Many educators dread parent teacher conferences. And with all the required preparation topped with nervousness about potential parent reactions, it’s no wonder. It can be nerve-wracking, particularly in one’s first year. Parent teacher conferences, though, can be a magic opportunity to create a fabulous year for each child. Believe it or not, I enjoy parent teacher conferences now and find the feedback I get invaluable to tweaking my methods with the kids. (The prep, although interesting, is kind of a drag, but meeting the parents is fun!)

Parent Teacher Conferences: it’s not about us

It's easy to feel like you're under the spotlight (like this stormtrooper) during parent teacher conferences

Photo by James Pond

Ever feel like you’re on trial during parent teacher conferences? Wondering if the parents like you? Worried they won’t take you seriously, particularly if you are fresh out of school? Nervous because they’re friends with that parent who definitely does not like you?

It’s easy to get drowned in doubt and second-guess yourself. But here’s the thing: the parent teacher conference? It’s not about us. It’s not about the parent either. It’s about the kid and how we can pull together our collective parent/teacher expertise to form a more complete picture of how the child is doing.

When we focus on that, rather than on how we’re being perceived, then much of our worries will pop like harmless little bubbles. Trust me, it works. Your shifted focus can completely change the way your conferences run and feel. And you might find yourself saying at the end of the day, “That was actually … fun!”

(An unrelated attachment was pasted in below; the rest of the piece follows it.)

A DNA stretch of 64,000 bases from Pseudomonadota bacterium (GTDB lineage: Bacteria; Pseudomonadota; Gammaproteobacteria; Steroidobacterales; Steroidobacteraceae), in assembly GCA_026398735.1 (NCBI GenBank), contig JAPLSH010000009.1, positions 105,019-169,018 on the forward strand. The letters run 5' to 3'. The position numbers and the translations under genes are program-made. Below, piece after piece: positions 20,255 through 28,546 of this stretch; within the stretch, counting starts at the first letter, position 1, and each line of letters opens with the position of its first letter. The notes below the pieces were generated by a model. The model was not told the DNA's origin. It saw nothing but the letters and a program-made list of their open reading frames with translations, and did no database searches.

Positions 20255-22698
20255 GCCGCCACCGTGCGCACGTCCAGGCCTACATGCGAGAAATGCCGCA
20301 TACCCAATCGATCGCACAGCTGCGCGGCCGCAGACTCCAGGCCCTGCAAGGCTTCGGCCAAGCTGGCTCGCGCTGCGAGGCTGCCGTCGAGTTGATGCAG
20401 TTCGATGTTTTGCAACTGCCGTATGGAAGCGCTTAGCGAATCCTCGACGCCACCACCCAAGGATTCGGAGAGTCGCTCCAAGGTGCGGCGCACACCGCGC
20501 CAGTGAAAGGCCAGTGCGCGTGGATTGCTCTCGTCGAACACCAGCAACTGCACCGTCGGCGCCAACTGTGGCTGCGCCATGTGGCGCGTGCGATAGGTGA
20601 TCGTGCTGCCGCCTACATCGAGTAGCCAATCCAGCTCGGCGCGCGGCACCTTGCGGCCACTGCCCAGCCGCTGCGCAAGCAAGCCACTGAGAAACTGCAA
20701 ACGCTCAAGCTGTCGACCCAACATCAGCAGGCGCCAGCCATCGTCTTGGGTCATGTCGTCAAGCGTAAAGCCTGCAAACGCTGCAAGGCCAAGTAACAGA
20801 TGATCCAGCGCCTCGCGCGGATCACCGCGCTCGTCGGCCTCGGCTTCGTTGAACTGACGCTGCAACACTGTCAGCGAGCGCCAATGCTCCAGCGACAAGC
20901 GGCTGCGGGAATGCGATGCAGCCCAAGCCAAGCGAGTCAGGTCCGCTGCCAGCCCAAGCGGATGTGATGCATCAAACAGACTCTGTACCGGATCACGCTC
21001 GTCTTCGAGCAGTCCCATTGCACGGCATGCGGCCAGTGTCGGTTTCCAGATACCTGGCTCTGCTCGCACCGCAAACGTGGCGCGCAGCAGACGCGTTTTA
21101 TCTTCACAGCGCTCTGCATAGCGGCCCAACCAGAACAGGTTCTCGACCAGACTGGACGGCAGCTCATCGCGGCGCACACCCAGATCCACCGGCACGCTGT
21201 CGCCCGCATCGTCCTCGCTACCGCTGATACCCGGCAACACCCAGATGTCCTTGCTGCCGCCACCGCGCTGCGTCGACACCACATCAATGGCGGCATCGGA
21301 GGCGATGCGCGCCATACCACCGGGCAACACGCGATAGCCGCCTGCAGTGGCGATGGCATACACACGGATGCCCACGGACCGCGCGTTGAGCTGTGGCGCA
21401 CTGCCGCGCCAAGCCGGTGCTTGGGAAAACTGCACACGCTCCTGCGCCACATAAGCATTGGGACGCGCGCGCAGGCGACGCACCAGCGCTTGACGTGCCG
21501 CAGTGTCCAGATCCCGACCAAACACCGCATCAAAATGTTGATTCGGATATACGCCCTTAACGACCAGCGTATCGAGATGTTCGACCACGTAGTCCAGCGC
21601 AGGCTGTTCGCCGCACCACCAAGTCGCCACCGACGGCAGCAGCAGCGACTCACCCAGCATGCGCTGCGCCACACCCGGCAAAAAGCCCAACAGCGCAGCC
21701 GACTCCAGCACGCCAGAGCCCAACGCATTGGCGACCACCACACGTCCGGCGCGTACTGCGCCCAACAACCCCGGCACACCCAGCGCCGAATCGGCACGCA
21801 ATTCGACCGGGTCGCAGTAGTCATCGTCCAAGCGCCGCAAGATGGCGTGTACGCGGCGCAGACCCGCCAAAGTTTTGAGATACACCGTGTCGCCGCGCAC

“They’re more scared of you than you are of them.”

Like this rabbit in the grass, parents are often very nervous about parent teacher conferences.

Photo by Gary Bendig

Sure this reference is a little tongue-in-cheek. But honestly? Many parents are much more nervous at parent teacher conferences than we realize. No matter how good a teacher you are, that one little person is one of many in your room. But to the parent? This person is their entire world. If things are going swimmingly, they are thrilled. If the child’s year has some unexpected surprises, their hearts can plummet.

Not being a parent, I asked many parent friends about their feelings on attending teacher parent conferences. The answers were illuminating and occasionally heartbreaking.


When I have a parent teacher conference I’m most worried about if I’m going to like the teacher and hope her style of teaching overlaps with my idea of what school should be (informative, fun, flexible, each child has their own style of learning and hoping the teacher is open to what each child needs). I’m also concerned with what the teacher thinks of me as a parent based on my child’s performance/behavior/personality.